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When You're in an Affair

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Leslie Becker-Phelps, PhD - Blogs
By Leslie Becker-Phelps, PhDPsychologistJuly 10, 2019
From the WebMD Archives

You are in an affair. Maybe you tell yourself that you didn’t mean for it to happen; regardless, you’re now in a messy situation with no clear path forward. While you don’t want to hurt your spouse, you also can’t imagine ending this new relationship that feels so right. So, now what? 

The best next step is to view your situation from a less emotional perspective. Brain research tells us that the more intensely people experience their emotions, the less active the logical parts of their brains become. This typically leads people to find evidence to support their emotionally driven thinking and react as though it were accurate in the external world. By being aware of this, you can choose to calm yourself and focus on more objective thinking.

In your marital situation, emotionally driven thinking probably magnifies the inadequacies of your spouse, and in turn, intensifies the passion in your affair. You might argue with yourself about how you shouldn’t feel as you do and even tell yourself that you should stop the affair. But burning passion tends not to listen to reason, leaving you to pursue the affair – despite wrestling with guilt.

One way people try to cope is to pretend that the affair isn’t that serious – that their feelings aren’t that strong. They might even try to break things off and move on. Then what typically happens is that their feelings move outside their conscious awareness – where they continue to have an influence. These people are surprised to find themselves in their lover’s arms again. They might think, I was ok avoiding her, but then she needed my help, and well… It can feel like fate. Instead, if you admit your feelings and look clearly at the problem, you can address it more effectively.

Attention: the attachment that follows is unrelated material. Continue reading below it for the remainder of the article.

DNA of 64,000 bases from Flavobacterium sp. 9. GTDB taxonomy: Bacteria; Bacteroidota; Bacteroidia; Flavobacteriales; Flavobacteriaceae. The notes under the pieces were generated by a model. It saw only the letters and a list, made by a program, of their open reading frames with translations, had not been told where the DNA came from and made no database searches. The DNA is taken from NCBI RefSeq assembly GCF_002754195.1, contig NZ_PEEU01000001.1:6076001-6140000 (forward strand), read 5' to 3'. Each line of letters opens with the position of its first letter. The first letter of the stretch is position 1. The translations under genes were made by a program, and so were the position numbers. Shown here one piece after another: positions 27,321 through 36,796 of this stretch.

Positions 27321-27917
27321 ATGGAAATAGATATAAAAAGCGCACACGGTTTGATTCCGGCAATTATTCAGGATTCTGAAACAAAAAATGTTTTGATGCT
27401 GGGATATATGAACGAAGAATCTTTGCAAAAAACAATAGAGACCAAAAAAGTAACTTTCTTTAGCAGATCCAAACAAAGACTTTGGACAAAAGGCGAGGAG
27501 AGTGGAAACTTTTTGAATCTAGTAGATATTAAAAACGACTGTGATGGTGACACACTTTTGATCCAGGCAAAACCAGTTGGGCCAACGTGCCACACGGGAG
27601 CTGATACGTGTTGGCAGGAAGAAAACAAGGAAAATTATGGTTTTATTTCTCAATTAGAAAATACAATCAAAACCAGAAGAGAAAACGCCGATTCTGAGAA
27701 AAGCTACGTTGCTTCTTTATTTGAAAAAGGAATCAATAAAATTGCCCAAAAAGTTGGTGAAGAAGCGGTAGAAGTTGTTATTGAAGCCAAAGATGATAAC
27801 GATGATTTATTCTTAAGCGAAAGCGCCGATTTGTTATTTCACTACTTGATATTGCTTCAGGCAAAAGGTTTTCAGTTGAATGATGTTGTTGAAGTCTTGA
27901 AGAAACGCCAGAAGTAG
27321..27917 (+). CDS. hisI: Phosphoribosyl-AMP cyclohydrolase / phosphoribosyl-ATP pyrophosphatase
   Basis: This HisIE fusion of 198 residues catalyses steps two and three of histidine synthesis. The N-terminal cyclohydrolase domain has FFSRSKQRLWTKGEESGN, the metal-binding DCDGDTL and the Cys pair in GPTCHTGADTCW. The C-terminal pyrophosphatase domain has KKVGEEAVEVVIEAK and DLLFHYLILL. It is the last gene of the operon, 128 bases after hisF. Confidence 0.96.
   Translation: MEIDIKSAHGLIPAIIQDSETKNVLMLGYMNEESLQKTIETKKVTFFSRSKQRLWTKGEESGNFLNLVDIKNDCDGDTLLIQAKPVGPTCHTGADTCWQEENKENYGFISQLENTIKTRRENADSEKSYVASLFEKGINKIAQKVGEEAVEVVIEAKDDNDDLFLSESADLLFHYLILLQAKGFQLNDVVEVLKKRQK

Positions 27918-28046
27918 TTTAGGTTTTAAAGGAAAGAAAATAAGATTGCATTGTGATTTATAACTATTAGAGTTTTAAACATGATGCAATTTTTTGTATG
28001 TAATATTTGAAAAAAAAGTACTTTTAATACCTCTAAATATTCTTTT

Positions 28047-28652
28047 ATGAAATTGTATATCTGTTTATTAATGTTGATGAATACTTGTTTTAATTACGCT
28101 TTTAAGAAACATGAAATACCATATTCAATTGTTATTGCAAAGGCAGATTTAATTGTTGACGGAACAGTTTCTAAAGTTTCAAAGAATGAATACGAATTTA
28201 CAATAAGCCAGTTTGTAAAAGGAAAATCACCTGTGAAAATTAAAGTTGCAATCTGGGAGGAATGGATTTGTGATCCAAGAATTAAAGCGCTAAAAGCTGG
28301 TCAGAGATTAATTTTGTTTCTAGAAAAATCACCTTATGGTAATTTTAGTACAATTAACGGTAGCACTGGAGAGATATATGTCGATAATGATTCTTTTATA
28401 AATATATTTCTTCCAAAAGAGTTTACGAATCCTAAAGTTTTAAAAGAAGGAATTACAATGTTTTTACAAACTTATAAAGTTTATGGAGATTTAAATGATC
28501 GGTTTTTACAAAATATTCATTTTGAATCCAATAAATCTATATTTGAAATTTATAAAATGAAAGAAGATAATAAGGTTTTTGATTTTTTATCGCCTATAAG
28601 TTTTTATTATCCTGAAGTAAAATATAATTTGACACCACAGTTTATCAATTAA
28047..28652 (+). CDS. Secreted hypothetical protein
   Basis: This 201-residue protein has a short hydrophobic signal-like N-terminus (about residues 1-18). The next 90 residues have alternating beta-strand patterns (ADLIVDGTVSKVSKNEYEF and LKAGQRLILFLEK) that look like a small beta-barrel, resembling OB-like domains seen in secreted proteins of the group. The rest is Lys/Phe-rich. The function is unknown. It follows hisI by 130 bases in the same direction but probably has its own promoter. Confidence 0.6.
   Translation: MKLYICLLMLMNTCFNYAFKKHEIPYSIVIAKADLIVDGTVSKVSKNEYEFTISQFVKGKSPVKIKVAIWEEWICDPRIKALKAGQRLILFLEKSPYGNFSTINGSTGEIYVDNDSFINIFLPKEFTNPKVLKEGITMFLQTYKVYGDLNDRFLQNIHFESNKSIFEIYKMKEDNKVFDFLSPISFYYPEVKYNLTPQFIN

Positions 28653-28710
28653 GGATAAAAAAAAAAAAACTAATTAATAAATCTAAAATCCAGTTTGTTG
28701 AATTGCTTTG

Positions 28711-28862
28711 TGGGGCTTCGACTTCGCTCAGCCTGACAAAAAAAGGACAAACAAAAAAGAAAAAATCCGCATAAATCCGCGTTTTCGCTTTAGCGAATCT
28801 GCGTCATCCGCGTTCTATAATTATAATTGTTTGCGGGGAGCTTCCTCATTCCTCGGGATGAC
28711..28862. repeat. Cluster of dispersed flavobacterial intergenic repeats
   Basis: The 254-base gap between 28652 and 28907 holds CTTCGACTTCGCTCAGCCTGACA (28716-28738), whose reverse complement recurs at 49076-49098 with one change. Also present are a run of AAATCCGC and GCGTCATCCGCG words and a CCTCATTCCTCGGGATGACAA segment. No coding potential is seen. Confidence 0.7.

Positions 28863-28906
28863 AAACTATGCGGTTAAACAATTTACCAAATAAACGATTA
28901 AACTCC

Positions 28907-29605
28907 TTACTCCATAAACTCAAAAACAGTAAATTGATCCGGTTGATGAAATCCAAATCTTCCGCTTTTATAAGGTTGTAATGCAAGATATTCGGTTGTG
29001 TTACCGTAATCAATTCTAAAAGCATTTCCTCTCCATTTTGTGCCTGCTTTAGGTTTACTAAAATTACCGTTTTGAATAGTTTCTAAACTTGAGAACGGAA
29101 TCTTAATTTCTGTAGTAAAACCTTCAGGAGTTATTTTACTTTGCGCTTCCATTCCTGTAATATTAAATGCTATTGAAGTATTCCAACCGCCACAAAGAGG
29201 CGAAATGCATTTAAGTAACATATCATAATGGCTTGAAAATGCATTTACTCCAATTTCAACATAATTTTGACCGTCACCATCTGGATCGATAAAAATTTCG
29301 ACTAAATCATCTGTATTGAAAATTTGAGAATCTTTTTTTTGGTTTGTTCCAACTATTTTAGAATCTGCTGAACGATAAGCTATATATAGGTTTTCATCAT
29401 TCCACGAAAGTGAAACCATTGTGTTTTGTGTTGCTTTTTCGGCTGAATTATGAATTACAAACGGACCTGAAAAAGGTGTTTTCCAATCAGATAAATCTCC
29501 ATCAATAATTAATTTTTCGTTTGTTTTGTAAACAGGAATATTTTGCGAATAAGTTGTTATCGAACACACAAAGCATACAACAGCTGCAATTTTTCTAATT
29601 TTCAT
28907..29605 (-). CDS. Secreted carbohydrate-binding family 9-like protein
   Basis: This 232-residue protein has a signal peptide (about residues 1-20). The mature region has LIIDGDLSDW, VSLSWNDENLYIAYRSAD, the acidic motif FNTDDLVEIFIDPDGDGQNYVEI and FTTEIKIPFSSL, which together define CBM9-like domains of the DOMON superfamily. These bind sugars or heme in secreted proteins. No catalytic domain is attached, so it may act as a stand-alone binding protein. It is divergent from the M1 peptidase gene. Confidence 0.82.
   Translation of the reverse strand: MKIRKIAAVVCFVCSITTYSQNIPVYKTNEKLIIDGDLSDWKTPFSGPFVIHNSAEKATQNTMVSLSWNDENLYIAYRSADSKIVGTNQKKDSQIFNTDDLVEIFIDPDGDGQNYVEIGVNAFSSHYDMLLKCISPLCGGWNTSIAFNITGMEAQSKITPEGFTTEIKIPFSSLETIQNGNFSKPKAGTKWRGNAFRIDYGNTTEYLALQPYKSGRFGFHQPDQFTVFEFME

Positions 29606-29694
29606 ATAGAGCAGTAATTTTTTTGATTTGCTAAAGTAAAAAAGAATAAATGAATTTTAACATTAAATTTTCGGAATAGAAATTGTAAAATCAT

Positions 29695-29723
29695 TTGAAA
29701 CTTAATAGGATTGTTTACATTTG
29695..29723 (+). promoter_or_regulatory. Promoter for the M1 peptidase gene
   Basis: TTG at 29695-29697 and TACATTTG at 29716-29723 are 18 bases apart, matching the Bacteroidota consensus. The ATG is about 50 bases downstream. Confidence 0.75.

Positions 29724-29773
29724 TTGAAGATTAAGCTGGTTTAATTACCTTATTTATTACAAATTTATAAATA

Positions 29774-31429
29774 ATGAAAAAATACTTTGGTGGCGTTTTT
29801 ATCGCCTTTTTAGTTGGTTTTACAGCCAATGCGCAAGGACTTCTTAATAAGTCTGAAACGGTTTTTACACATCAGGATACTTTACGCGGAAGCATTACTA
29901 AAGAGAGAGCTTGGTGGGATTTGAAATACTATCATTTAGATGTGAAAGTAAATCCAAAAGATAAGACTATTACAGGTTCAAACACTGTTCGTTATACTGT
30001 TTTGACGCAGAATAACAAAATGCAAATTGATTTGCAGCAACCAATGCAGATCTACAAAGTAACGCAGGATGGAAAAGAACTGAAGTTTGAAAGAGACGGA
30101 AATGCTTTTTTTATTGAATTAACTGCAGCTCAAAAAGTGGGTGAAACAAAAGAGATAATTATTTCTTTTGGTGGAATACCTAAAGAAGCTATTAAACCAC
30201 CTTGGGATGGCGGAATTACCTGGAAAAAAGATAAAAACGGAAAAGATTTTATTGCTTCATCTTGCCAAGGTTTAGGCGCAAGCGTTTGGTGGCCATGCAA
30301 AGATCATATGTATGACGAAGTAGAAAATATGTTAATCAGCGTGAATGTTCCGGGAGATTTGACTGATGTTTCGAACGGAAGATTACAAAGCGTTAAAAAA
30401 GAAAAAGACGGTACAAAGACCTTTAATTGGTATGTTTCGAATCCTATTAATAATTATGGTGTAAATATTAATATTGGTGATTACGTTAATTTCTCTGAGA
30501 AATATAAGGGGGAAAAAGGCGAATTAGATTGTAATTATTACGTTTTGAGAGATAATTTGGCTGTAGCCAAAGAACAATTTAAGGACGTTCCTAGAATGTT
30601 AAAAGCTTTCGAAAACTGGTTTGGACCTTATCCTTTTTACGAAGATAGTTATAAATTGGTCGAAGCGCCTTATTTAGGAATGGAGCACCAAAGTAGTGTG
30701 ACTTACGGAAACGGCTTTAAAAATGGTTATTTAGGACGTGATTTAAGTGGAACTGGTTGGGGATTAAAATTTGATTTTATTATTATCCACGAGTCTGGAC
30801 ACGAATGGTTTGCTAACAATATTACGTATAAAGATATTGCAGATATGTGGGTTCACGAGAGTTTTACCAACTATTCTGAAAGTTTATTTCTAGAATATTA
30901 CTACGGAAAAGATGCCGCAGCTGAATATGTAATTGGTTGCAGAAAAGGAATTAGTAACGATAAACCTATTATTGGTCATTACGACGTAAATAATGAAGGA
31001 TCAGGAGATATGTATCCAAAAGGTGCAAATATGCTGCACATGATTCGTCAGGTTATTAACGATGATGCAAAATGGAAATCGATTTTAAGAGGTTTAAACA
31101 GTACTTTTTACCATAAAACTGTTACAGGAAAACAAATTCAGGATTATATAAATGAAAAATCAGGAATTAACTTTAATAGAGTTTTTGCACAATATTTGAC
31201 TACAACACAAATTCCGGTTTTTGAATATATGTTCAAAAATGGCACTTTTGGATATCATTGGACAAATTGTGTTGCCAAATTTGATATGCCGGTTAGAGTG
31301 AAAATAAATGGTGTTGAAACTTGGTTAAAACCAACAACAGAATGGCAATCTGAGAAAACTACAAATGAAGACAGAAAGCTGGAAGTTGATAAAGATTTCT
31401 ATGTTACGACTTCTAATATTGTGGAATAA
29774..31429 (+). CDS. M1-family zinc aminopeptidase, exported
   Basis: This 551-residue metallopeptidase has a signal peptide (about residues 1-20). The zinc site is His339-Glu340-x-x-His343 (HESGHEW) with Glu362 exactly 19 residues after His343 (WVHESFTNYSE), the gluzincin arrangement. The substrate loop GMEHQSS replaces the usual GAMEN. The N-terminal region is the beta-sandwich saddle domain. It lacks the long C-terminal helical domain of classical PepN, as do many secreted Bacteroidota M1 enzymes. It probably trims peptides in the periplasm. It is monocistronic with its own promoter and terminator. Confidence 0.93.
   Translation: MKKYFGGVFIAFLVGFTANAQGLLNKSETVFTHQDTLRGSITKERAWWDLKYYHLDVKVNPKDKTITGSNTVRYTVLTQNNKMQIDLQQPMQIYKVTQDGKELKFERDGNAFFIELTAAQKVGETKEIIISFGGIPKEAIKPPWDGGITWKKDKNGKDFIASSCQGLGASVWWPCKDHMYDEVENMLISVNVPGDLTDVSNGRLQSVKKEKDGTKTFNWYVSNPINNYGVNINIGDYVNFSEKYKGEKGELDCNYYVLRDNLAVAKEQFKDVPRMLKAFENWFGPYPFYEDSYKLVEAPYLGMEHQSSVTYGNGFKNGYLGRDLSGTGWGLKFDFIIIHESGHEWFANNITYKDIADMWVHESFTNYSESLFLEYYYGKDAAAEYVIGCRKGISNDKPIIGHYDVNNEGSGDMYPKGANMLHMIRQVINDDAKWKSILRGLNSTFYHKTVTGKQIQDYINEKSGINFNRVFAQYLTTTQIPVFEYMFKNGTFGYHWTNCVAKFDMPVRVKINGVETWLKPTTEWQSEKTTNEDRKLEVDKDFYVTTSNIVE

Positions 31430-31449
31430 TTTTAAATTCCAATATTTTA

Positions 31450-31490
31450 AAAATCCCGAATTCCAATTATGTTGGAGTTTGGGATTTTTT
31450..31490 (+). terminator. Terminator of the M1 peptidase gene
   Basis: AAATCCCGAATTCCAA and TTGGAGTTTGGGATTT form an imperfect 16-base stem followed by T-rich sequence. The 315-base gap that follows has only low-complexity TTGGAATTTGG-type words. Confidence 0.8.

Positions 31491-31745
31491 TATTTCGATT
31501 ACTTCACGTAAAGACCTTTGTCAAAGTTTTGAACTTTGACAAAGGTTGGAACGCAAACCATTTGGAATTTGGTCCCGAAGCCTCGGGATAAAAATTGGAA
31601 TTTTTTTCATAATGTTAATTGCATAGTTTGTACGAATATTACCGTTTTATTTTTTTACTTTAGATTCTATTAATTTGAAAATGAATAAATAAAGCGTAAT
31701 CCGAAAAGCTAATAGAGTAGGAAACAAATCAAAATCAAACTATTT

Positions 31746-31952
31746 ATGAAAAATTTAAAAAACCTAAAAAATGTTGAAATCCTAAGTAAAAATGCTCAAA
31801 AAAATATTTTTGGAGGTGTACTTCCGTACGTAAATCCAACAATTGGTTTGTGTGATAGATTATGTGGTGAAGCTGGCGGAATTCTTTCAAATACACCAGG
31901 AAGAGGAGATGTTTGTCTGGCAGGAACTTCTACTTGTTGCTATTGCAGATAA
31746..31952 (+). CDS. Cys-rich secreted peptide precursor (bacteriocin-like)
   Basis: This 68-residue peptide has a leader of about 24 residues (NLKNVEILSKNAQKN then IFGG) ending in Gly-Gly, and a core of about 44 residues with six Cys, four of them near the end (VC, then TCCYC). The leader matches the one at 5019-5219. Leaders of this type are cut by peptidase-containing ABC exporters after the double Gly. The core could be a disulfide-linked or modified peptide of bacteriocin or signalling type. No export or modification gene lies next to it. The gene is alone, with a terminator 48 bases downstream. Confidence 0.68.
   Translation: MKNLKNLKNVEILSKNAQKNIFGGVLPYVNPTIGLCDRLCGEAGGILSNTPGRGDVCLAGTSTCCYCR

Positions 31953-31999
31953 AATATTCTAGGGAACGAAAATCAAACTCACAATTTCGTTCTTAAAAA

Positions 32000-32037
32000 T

Lead with your head rather than your heart. And think about your values. After all, when the passion of your affair has subsided, you will still need to live with the results of your actions. So, consider them carefully.

For instance, think about your marriage vows and their importance to you. Also consider how the affair affects your thoughts and feelings about yourself, as well as how it can (and does) affect your spouse, children, lover, and anyone else who might be affected by it.

These thoughts may motivate you to want to improve your marriage. Keep in mind that to revive your marriage, you’ll need to give yourself over to it whole-heartedly. So, though you may feel tempted to keep up the affair until you know that your marriage is salvageable, trying to hold onto both relationships will in all likelihood not end well.

On the other hand, after thinking clearly about the situation, you might come to the conclusion that your marriage is effectively dead and that this new relationship is an opportunity for a new life. If that’s the case, you still need to think carefully about how to proceed. Your marriage is not currently over and still needs attention as you bring it to an end. The better you do at addressing this, the better chance you have at making a fresh start.

Of course, the choice is yours. But if you think your situation through clearly, you can at least direct the course of your marriage and your life.

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About the Author
Leslie Becker-Phelps, PhD

Dr. Becker-Phelps is a licensed psychologist in NJ and NY, and is on staff at Robert Wood Johnson University Hospital, Somerset. She is dedicated to helping people understand themselves and what they need to do to become emotionally and psychologically healthy. She accomplishes this through her work as a psychotherapist, speaker and writer. She is the author of Bouncing Back from Rejection and Insecure in Love.

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